Inducible Clindamycin Resistance and Molecular Epidemiologic Trends of Pediatric Community-Acquired Methicillin-Resistant Staphylococcus aureus in Dallas, Texas

Chavez-Bueno, Susana; Bozdogan, Bülent; Katz, Kathy; Bowlware, Karen L.; Cushion, Nancy; Cavuoti, Dominick; Ahmad, Naveed; McCracken, George H.; Appelbaum, Peter C.
Fonte: American Society for Microbiology Publicador: American Society for Microbiology
Tipo: Artigo de Revista Científica
Publicado em /06/2005 EN
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Community-acquired methicillin-resistant Staphylococcus aureus (CA-MRSA) infection occurs commonly in children. Clindamycin resistance may be inducible or constitutive, and the rates of inducible resistance in CA-MRSA that could produce clindamycin treatment failures vary worldwide. The double-disk test was performed in 197 erythromycin-resistant and clindamycin-susceptible CA-MRSA strains from children in Dallas, Texas, from 1999 to 2002 to determine inducible clindamycin resistance. Resistance mechanisms were studied by PCR; epidemiologic trends were studied by pulsed-field gel electrophoresis (PFGE) and multilocus sequence typing (MLST). Inducible resistance was demonstrated in 28 (93% ±6%) of 30 tested isolates in 1999, 21 (64%, ±11%) of 33 in 2000, 12 (23% ±7%) of 52 in 2001, and 6 (7% ±3%) of 82 in 2002. All noninducible strains had the msr(A) gene. Among inducible resistant strains, 31 had erm(B), 24 had erm(C), and 12 had erm(A) genes. Two distinct pulsed types were the most prevalent; one of them was the most common pulsed type in 1999, whereas in 2002 a different pulsed type was prevalent. MLST analyses determined that ST-8 was the most common type, with 76% ±5% found in 2002. All but one of these clindamycin-susceptible...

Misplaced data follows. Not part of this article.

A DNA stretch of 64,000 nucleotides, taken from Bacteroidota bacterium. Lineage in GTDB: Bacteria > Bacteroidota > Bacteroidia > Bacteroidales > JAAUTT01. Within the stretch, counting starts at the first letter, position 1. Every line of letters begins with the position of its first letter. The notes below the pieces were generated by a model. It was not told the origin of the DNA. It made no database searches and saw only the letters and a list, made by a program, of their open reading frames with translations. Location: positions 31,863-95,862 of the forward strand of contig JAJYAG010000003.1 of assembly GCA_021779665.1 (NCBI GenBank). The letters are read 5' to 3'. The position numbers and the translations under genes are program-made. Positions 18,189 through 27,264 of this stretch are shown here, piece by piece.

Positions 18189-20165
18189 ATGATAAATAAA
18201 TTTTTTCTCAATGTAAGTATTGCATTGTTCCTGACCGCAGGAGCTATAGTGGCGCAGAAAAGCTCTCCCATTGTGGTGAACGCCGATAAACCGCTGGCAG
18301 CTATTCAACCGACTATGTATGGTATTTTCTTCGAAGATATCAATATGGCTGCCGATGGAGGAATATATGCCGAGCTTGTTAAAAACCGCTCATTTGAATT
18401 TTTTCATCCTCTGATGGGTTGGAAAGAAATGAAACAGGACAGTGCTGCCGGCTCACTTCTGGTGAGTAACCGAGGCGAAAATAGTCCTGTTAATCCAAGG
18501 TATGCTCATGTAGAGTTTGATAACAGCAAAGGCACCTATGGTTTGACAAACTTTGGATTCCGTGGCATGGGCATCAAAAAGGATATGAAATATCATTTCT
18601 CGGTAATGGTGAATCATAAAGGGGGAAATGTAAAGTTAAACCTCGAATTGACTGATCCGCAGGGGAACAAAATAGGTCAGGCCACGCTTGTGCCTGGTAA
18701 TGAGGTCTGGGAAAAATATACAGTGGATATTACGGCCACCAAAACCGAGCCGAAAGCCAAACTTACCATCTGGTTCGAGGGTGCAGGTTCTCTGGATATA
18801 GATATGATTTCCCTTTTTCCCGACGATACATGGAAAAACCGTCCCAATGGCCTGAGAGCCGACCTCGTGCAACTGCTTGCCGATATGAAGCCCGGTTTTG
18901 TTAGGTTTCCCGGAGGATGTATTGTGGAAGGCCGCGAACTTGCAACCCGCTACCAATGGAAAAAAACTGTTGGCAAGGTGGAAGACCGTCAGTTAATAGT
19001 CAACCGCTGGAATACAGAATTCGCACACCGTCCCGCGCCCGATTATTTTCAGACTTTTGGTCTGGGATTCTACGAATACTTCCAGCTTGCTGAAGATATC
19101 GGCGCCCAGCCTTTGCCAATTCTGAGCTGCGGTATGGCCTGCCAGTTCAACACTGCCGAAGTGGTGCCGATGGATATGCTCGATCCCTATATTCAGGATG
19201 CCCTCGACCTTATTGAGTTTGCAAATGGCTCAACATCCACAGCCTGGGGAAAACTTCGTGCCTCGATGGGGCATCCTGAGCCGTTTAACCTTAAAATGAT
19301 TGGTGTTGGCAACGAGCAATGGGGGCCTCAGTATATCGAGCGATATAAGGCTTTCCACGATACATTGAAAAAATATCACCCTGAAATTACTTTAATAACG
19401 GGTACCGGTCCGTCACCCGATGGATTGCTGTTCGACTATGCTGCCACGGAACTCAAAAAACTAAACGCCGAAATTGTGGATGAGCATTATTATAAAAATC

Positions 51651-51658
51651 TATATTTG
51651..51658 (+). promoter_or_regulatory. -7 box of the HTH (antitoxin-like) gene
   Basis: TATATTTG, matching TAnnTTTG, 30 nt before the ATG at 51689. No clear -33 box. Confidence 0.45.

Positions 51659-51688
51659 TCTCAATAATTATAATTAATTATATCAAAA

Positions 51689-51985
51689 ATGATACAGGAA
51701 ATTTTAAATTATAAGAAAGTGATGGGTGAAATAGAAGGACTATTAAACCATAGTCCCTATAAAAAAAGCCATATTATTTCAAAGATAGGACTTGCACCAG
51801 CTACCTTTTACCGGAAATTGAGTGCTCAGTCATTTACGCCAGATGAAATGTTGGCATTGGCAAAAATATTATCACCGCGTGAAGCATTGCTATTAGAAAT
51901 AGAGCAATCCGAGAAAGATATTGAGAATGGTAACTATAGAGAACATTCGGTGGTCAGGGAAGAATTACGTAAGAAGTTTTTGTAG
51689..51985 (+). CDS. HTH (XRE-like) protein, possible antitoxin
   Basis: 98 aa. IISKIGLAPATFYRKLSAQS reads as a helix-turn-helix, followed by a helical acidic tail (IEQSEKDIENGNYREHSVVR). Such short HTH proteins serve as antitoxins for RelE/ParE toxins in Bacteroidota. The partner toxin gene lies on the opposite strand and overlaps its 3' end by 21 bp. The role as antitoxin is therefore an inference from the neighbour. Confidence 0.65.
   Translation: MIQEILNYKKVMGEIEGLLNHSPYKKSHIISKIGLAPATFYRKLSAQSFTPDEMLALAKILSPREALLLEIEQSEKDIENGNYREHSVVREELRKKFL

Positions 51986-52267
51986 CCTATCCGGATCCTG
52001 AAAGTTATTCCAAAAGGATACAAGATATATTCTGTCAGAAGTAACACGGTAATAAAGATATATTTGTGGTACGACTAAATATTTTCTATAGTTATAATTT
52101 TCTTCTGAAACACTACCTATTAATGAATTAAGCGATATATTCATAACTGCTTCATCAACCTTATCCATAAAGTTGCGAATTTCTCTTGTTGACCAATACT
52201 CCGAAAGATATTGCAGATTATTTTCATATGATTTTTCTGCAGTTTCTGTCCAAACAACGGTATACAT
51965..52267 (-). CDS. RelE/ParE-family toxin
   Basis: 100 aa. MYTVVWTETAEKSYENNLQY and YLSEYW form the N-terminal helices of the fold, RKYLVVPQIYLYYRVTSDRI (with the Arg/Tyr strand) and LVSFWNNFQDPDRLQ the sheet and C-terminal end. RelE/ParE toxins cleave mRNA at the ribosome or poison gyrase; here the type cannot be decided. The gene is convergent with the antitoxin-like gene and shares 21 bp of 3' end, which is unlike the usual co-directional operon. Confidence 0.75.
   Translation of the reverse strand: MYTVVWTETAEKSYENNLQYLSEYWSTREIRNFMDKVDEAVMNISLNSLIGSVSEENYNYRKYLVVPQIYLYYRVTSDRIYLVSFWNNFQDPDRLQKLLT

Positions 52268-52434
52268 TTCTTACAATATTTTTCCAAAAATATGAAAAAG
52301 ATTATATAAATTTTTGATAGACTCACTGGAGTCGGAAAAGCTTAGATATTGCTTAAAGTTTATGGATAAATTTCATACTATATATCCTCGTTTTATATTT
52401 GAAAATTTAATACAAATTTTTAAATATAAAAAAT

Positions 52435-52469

Novel Approach to Mapping of Resistance Mutations in Whole Genomes by Using Restriction Enzyme Modulation of Transformation Efficiency

Lerner, Claude G.; Kakavas, Stephan J.; Wagner, Christian; Chang, Richard T.; Merta, Philip J.; Ruan, Xiaoan; Metzger, Randy E.; Beutel, Bruce A.
Fonte: American Society for Microbiology Publicador: American Society for Microbiology
Tipo: Artigo de Revista Científica
Publicado em /07/2005 EN
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Restriction enzyme modulation of transformation efficiencies (REMOTE) is a method that makes use of genome restriction maps and experimentally observed differences in transformation efficiencies of genomic DNA restriction digests to discover the location of mutations in genomes. The frequency with which digested genomic DNA from a resistant strain transforms a susceptible strain to resistance is primarily determined by the size of the fragment containing the resistance mutation and the distance of the mutation to the end of the fragment. The positions of restriction enzyme cleavage sites immediately flanking the resistance mutation define these parameters. The mapping procedure involves a process of elimination in which digests that transform with high frequency indicate that the restriction enzyme cleavage sites are relatively far away from the mutation, while digests that transform with low frequency indicate that the sites are close to the mutation. The transformation data are compared computationally to the genome restriction map to identify the regions that best fit the data. Transformations with PCR amplicons encompassing candidate regions identify the resistance locus and enable identification of the mutation. REMOTE was developed using Haemophilus influenzae strains with mutations in gyrA...